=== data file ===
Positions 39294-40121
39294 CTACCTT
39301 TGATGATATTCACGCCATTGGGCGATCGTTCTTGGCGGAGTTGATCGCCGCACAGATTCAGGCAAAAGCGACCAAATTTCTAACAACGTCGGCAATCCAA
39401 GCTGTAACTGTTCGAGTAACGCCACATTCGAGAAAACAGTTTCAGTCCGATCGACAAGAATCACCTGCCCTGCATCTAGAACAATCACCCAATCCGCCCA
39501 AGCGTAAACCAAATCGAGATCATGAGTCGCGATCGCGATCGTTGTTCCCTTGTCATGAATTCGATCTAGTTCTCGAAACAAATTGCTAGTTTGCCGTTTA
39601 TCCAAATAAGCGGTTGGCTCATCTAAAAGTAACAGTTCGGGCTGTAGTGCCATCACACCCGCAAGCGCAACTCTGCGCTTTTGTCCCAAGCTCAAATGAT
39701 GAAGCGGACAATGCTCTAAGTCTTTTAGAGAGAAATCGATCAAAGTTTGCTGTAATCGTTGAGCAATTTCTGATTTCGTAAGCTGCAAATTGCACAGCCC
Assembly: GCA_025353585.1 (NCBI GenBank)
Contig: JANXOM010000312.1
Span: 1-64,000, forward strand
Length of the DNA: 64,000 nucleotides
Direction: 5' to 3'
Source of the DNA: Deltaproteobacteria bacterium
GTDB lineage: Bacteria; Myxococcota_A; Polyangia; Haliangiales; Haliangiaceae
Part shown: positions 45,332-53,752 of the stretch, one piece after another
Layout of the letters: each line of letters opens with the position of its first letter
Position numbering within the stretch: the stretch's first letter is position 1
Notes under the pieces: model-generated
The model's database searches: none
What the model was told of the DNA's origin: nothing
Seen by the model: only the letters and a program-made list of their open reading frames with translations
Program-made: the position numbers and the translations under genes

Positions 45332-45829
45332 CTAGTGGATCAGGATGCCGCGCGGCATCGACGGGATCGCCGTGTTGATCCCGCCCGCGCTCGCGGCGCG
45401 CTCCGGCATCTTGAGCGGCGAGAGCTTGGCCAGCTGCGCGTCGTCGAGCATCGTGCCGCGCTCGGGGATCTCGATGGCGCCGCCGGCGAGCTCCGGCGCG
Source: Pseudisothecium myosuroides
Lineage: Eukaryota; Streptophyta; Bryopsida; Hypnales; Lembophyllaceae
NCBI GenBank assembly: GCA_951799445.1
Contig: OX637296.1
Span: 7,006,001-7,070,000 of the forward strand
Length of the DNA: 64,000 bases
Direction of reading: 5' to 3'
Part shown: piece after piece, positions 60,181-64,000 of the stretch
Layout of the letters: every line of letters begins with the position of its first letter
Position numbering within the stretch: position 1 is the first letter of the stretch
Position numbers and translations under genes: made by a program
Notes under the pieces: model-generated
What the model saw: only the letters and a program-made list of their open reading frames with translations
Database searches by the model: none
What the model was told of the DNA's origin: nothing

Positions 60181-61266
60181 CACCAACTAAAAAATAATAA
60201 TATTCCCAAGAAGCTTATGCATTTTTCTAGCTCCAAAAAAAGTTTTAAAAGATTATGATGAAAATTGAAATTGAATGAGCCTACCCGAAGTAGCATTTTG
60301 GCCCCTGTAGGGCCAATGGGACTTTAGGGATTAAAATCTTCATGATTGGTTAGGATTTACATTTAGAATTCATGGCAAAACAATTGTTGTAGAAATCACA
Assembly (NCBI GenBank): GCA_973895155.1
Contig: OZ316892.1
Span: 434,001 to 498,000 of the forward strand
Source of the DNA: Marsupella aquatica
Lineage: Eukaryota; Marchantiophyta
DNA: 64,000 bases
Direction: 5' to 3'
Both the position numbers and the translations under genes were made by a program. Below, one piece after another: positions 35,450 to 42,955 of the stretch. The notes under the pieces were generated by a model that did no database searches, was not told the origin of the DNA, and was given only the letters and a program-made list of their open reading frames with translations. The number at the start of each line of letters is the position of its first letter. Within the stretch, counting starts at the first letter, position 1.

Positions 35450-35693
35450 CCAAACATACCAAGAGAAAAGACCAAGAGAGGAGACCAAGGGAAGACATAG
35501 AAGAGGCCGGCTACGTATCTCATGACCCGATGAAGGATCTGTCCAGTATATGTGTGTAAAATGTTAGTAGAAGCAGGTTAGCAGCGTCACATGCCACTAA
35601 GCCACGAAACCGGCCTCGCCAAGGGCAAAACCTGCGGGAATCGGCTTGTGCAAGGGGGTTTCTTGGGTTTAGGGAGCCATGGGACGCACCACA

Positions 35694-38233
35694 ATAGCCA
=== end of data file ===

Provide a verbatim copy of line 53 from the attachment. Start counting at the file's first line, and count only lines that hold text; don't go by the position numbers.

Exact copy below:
Positions 35450-35693